I was coming home from the gym the other night and I saw a guy decked out — head to toe — in fraternity gear. Now, this guy was either a) an extremely old-looking student; b) coming from an alumni event; or c) a complete freakjob, because he looked to be at least my age, or older. (To give you perspective, there are double-digits between me and my college graduation date.)
It is my sincere hope that he was returning from some kind of alumni event. Tis the season, after all.
But seeing Fraternity Guy reminded me that I was once upon a time pinned to my fraternity boyfriend.
My non-American friends always find my sorority past fascinating. That past was formative, maybe. But fascinating? Not really. I had this same conversation over dinner in London a few months ago with an expat sorority sister, who is now married to a Brit. She said How do you explain Greek life to the British?
And I shrugged. Of all the things that one can and cannot bring across the Pond, Greek life is one thing I’ve found that simply does not translate. There are analogues, certainly. But while the British seem willing to accept (and even adopt!) such things as Prom, they seem unable to wrap their minds around the concept of sororities and fraternities. Secret societies have existed in university culture since time immemorial…and yet, undergraduates in matching sweatshirts do not compute.
So once upon a time, when my friends were the executives of our sorority chapter, we concocted a plot to get me pinned. This was harder than it might have appeared at first blush, because my then-boyfriend was not the romantic type, and had been engaged in a weird battle with his fraternity over live-out dues (i.e., the cost of membership for people who did not live in the fraternity house). And I was generally not the most popular girl in my sorority because I’d never held a leadership role aside from being a career Chaplain, and while as an adult I am often perceived as being kind of cold, as an undergraduate I was sometimes called frigid.
These obstacles were handily overcome when my then-boyfriend’s fraternity agreed to pick up a large portion of the cost of the event.
And we were off!
The substance of a pinning isn’t particularly interesting to most non-Greeks, so suffice it to say that it includes singing, and a candle-passing, and then a reading of a sweet letter written by the boyfriend as all the sisters stand in a circle in the safe enclave of the sorority house. And then there is serenading by the fraternity, and the sorority women sing back. There are speeches. And then everyone goes out to a party.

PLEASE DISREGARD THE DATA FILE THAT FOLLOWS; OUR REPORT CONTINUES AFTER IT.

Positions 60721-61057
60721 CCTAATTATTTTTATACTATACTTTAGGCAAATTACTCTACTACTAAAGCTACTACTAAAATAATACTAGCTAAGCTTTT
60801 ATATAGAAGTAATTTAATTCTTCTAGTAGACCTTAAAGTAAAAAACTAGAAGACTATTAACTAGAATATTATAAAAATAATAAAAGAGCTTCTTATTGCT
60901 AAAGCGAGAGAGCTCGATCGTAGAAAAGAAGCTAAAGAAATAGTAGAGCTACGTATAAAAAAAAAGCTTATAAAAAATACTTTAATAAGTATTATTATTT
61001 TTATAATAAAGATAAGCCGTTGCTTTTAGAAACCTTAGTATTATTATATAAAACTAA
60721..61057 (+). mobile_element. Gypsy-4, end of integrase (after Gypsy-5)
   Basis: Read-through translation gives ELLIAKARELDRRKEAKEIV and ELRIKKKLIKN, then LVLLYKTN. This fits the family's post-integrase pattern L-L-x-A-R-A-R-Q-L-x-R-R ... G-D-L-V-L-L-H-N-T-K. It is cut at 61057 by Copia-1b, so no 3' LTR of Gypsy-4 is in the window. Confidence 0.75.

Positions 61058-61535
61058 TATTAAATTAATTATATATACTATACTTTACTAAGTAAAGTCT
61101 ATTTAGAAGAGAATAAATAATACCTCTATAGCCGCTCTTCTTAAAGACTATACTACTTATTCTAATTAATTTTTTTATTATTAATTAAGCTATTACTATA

But in my chapter, there was also a tradition of a mini “hen party” between the reading of the letter and the mutual serenading bit. And my then-boyfriend had missed the memo that he was supposed to write a sweet note, so he wrote a horrid letter. It had to be rewritten by my friends before it could be presented at the candle-passing.
To make matters more difficult, I had petulantly decided that I wanted my hen party to be at Skybar, because back then, the place was still uber cool. In those days, you had to call the answering service and leave a message and they’d call you back if they felt like giving you a table.
Clearly, a bunch of sorority twits were not going to warrant service during that era. So one of my hip sisters who aspired to a career in the movie industry hatched a plan and left a message claiming that a famous producer wanted to send over a gaggle of interns — could we have a few tables that Monday night? The producer’s name she used was very well known in the industry, but it wasn’t a household name.
Obviously, this worked.
So we survived the candle-passing and the nails-on-chalkboard letter, and made it to Skybar where we ordered one round of drinks which we paid for, and another round of drinks, which apparently were accidentally billed to this producer (I can neither confirm nor deny that).
Then we went back to the sorority house for the main event. In true Meredith fashion, I’d invited my parents to witness the spectacle. They, in turn, had invited my Auntie and Uncle. And really, why not? My sorority sisters thought this was spectacularly weird.
The pinning was supposed to mean something — it was supposed to be a big commitment between the two of us. In the moment, it was all sort-of meaningful. And then again, not. After the pinning, we scattered for limos and buses and we went off to a big party on the beach that lasted until all hours. People wound up in the ocean.
The whole thing was silly, and weird, and uniquely American. And as you all well know, that boyfriend wasn’t The One. But the night when I wore the red dress, and Tink read the Fake Letter, and we were a Famous Producer’s Interns — everything was perfect.
Having attended both my pinning and my wedding, I would have to say that while neither of the men were right, and both the events were sort-of disasters, the pinning was definitely the funner of the two.
But, to my point: Some things translate well and some don’t. I’m so quick to point out what doesn’t. But at their core sororities, fraternities, pinnings, weddings are merely bonding rituals recited in a universally understood language of love and charades. And the experience of being bonded to others by way of ritual does not need to be translated. It is human; it simply…is.
The reasons for wearing head-to-toe fraternity gear well into one’s thirties, however, require further explanation.